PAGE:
It’s pathetically easy to end up in an exercise-less rut, and I’m especially guilty of that. 

Right now, it’s been more than a week since I’ve even set foot inside the gym, and even longer since I’ve actively gone for more than two days in a row. I’ve got two problems here, and I think they’re pretty common. First, I’ve let other commitments creep in from the side – in this case, my regular 9 to 5 (or 6 or 7) job – and dominate the time I’d put into going for a run or to the gym. Secondly, I’ve fallen out of love with my routine.

If the gym were a girlfriend, she would have dropped me like the flaky deadbeat I am. So, how do you get the exercise spark back?

Ch-ch-ch-changes

First up, change your routine every four to six weeks, both to challenge your mind and your body – my first step going forward. It doesn’t matter whether you’re running, swimming, doing gym work, taekwondo, whatever, repeating the same thing over and over and over is boring. And if you’re not seeing any new results despite putting in the effort, it’s easy to feel defeated before you’ve even stepped through the door. Plus, after a month of the same routine, your body is used to it, and your muscles need to be shocked to stimulate new potential.

There are hundreds if not thousands of sites online that will offer a new routine, or you could make your gym earn those fees you pay by asking the guys behind the counter what they do when they feel bored. They want to keep you there (because you’re paying their wages) so they should be happy to help.

Make a new friend

If you’re still looking for a fresh perspective, go with a mate and see what they do. If none of your friends use the same gym, make a new friend there. It would be incomprehensible that your gym doesn’t have a Facebook page or Twitter account that you could use to ‘advertise’ for like-minded people to work out with you. Either way, the idea is to check out their moves and make yourself accountable to someone other than you.

If you’re not in a position to include others, make a daily game of some aspect of your exercise. A close friend, determined not to have any ‘off’ days, keeps a running tally of the consecutive days he does a specified number of push-ups. Although the actual number doesn’t mean he’s in any danger of his pecs busting out the side of his shirt, he’s probably more mentally fit than he was before, as there are well over a hundred marks on his calendar of the days he’s completed his set number of reps. It’s probably one of the best habits he has.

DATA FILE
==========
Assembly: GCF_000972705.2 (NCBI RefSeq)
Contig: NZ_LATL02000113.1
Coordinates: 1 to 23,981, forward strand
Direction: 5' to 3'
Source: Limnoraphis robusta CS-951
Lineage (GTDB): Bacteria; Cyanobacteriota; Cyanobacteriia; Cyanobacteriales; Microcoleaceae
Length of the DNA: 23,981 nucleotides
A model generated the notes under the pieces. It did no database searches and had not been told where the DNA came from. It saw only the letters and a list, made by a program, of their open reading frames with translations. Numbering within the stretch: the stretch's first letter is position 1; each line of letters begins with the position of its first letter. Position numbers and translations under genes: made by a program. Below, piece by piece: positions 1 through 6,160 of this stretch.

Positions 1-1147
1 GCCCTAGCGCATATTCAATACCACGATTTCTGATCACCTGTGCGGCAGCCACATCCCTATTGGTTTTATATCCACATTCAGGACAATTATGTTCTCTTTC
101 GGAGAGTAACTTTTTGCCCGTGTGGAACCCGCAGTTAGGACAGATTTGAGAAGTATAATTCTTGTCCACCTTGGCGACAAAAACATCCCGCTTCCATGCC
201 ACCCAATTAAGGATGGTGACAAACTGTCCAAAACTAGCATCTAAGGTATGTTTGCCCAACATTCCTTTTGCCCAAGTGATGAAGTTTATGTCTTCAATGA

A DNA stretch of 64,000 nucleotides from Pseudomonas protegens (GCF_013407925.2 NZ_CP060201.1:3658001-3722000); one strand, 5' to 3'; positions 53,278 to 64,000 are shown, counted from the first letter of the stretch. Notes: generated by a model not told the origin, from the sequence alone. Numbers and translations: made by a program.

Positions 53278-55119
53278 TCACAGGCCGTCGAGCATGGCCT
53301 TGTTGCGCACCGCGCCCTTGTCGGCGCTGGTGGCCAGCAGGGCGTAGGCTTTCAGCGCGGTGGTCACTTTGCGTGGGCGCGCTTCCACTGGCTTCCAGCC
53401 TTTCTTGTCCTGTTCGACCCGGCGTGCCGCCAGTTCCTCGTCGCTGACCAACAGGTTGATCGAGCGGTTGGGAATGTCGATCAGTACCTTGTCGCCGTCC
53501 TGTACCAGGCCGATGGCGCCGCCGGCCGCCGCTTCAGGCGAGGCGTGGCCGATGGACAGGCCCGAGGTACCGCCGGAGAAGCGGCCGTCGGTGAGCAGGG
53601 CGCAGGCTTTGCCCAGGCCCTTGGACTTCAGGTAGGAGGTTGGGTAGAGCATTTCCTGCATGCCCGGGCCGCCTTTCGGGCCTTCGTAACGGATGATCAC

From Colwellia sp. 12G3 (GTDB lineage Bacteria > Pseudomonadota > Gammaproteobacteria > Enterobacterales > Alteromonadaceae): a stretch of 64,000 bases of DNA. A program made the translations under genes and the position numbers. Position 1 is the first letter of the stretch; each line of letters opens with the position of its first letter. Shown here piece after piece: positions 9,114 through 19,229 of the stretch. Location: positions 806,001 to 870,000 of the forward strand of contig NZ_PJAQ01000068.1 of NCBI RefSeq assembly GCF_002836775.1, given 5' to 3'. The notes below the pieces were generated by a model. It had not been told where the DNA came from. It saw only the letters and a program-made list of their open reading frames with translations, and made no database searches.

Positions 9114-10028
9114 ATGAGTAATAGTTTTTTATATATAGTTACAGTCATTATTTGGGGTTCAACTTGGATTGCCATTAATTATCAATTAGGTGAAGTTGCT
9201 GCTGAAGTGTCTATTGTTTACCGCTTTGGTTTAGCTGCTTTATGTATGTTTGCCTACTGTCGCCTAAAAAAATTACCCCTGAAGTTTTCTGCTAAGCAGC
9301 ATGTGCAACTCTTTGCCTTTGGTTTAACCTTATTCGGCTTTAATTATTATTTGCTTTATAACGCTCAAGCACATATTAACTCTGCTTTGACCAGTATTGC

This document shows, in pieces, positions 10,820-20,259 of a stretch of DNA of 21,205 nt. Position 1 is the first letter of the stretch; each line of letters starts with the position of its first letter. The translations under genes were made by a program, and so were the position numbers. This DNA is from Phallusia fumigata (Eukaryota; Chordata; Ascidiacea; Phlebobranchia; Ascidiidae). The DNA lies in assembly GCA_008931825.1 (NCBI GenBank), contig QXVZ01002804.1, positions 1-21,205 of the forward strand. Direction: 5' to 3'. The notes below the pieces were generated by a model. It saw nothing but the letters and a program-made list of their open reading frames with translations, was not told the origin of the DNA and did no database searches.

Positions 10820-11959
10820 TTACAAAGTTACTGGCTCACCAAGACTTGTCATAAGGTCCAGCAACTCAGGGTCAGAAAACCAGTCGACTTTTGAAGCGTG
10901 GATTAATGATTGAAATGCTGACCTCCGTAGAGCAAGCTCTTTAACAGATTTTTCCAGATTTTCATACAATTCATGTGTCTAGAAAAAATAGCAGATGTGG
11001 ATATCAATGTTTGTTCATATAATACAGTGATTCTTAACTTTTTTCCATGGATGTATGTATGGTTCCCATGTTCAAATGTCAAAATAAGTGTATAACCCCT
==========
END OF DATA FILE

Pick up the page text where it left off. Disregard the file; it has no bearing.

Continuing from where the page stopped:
Get chased by zombies

Or you could use an actual game. Instead of Googling for stupid cat videos on your phone, download ‘Zombies, Run!’, which is available for both iOS and Android. Rather than a straight-up fitness app (useful but boring), it attempts to motivate by setting a horde of virtual zombies after you, and gives updates on how much further you have to go before you’ve outpaced the undead. It’s amazing how hard you can push yourself when there’s a flesh-eating monster nipping at your heels. Zombies, Run! has been around for a while now, and there’s a pretty decent-sized community of people using it, so you’re never short of a challenge.

Those were the days

Still need inspiration? This one’s a bit of tough love: pepper your ceiling, hallway, bathroom or wherever with photos of your ‘old’ self. These pics are of the person you either never want to be again, or pics of when you were at the peak time in your life and are striving to be like again.

That urge to succeed will flood back, and you can do yourself one more favour, too. Once you’ve committed to getting up early, or setting a time for doing exercise, don’t talk yourself out of it. Don’t even engage in the conversation of thinking ‘I can do it tomorrow’, because we both know it won’t happen. Once you have your shoes and gear on, the hardest step you’ll take is the first, and even on the worst days, you can at least say to yourself “I tried”.

Paul Taylor


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